20 said, and after that I will move to my final questions. Thank you.
21 I will need perhaps 15 minutes.
22 JUDGE FLUEGGE: Thank you very much. We must have, on technical
23 reasons, our second break now. But before we break, I have to discuss
24 one matter in private session. We turn into private session.
25 [Private session]
11 Page 17777 redacted. Private session.
3 [Open session]
4 THE REGISTRAR: Your Honours, we are back in open session. Thank
6 JUDGE FLUEGGE: Thank you.
7 Sir, we must have now our second break. We will resume 5 minutes
8 before 2.00. And I hope very much that we are able to finish the
9 examination of this witness during the next session and that we are able
10 to discuss procedural matters about the further planning of this case.
11 We adjourn and resume 5 minutes before 2.00.
12 --- Recess taken at 1.25 p.m.
13 --- On resuming at 2.00 p.m.
14 JUDGE FLUEGGE: We turn into private session for a moment.
15 [Private session]
24 [Open session]
25 THE REGISTRAR: Your Honours, we're back in open session. Thank
2 JUDGE FLUEGGE: Mr. Tolimir, please continue your
4 THE ACCUSED: [Interpretation] Thank you, Mr. President.
5 Could we now see in e-court 1D952, a clip from a documentary
6 about Srebrenica shown on Dutch television. 03:00 to 03:30, just
7 30 seconds.
8 [Video-clip played]
9 JUDGE FLUEGGE: Mr. Tolimir, are you able to give us an idea when
10 this was broadcast, by which Dutch television channel?
11 THE ACCUSED: [Interpretation] Thank you, Mr. President. This has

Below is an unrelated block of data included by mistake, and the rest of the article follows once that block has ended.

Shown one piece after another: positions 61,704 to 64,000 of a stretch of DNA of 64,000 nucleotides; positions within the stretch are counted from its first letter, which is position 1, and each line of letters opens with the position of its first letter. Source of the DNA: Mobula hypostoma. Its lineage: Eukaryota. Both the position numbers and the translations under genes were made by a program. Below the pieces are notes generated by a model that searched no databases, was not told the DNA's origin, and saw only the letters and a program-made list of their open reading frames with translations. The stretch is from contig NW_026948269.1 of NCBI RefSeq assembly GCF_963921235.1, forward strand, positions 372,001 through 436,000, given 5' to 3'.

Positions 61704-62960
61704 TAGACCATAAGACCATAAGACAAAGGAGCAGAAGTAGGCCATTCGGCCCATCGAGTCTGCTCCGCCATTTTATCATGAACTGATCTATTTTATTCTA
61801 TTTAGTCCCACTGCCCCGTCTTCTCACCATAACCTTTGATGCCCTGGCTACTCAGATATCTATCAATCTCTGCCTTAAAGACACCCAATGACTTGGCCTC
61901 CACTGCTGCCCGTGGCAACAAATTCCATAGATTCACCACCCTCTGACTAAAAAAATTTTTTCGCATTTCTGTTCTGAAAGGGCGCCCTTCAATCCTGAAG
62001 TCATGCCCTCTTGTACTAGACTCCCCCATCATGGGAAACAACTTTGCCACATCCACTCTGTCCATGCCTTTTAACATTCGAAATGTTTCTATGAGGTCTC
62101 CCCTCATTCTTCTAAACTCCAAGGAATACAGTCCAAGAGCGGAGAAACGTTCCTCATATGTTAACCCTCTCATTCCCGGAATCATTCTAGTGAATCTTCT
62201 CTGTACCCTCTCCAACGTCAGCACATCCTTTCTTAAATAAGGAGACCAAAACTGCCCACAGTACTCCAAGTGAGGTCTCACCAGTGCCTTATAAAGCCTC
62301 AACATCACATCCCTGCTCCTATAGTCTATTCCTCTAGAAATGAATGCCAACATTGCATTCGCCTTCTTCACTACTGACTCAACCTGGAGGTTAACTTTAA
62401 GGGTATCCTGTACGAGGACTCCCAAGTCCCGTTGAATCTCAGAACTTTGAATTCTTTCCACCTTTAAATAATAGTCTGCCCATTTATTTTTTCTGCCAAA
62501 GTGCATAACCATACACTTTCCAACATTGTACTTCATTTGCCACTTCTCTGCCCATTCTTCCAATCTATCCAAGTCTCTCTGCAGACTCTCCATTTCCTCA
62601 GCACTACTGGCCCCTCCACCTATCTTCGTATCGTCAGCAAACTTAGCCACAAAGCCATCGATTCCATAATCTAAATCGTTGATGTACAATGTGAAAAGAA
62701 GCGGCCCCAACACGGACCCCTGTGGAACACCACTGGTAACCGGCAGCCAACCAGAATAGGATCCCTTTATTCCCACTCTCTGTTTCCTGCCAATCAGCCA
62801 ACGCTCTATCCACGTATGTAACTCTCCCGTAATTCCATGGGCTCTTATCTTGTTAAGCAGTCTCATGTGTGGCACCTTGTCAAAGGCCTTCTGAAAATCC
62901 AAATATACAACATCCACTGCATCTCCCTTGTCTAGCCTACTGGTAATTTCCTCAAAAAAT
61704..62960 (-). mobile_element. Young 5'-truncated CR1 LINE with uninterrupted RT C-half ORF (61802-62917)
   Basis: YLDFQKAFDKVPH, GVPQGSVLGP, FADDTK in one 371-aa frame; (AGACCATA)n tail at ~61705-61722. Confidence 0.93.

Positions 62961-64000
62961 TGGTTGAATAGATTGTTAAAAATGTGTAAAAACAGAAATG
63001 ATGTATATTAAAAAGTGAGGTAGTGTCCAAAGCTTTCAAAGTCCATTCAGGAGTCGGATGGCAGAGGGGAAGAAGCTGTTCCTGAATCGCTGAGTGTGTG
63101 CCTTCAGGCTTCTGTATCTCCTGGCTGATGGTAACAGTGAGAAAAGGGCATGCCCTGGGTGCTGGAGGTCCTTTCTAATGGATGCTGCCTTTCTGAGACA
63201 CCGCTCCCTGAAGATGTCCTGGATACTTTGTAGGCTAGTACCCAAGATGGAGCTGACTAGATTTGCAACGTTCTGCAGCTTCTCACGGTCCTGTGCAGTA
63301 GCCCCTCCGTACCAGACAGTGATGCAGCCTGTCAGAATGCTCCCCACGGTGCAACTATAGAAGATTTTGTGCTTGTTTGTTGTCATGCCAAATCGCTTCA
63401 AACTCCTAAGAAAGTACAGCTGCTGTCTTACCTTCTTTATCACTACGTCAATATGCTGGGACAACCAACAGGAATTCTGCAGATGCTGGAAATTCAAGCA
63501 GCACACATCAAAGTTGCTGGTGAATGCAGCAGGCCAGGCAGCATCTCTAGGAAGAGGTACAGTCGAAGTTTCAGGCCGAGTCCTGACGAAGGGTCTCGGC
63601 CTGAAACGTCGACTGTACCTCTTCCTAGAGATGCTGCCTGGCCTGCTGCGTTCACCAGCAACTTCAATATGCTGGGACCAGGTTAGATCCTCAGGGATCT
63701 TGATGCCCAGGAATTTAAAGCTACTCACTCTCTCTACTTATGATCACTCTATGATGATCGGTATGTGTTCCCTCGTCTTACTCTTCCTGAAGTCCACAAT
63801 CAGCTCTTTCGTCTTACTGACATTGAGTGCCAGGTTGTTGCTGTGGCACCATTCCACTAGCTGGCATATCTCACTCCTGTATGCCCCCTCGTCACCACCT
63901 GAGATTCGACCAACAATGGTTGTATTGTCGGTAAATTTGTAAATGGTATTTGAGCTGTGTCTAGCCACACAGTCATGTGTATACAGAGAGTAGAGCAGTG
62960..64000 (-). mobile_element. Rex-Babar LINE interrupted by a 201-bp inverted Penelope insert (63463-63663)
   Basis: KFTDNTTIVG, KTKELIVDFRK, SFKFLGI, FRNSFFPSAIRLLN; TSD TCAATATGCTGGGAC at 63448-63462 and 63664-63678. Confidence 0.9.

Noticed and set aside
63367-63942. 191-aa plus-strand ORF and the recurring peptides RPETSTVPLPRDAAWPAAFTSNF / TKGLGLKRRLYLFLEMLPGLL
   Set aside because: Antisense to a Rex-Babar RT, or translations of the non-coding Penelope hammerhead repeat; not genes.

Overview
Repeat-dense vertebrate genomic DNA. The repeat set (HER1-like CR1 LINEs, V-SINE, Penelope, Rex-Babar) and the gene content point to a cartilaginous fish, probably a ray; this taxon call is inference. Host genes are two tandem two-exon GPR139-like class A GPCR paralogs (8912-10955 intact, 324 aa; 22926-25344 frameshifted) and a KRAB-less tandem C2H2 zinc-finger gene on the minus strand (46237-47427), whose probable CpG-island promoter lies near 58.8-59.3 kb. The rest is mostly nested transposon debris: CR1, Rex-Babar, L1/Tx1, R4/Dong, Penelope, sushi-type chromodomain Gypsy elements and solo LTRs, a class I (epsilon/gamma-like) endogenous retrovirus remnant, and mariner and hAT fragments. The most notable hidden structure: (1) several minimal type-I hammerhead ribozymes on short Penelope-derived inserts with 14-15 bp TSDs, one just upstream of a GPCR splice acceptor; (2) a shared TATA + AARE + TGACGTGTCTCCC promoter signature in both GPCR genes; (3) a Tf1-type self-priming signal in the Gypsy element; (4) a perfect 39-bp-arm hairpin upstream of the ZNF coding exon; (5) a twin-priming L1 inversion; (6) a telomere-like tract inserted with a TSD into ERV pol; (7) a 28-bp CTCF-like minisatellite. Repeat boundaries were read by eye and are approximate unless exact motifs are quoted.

12 been shown more than once. This statement of Meholjic is -- can be found
13 in a hundred different places. References were made to it during the war
14 and after the war. But we'll find exactly the provenance and we'll let
15 you know.
16 JUDGE FLUEGGE: Thank you. Please carry on.
17 MR. TOLIMIR: [Interpretation]
18 Q. My question for the witness: You heard what Meholjic stated as
19 an eye-witness participant in the events, who has gone even a longer way
20 than you. You heard what your brother said about the involvement of the
21 soldiers of the Mountain Battalion in the killing of civilians in the
22 column. So can you tell us, as an eye-witness, anything about how the
23 soldiers of the Mountain Battalion treated the civilians who were
24 together with you in the column? And do you know if they were
25 participating in putting into practice this idea of President Clinton of
1 the USA?
2 A. I can only comment on what Meholjic said. That would be the same
3 as if someone told me to kill a certain number of Serbs. Nobody can make
4 me, force me, do something that I am not willing to do.
5 Q. Thank you for the answer. Let us now move to the last part of
6 your statement, on page 4, paragraph 4. It's tab 1, 06516, already
7 admitted as D319. I forgot to say this statement has not been admitted.
8 I should like to tender it.
9 THE ACCUSED: [Interpretation] The statement from tab 2 which
10 is -- in fact, Aleksandar tells me that it has been admitted already.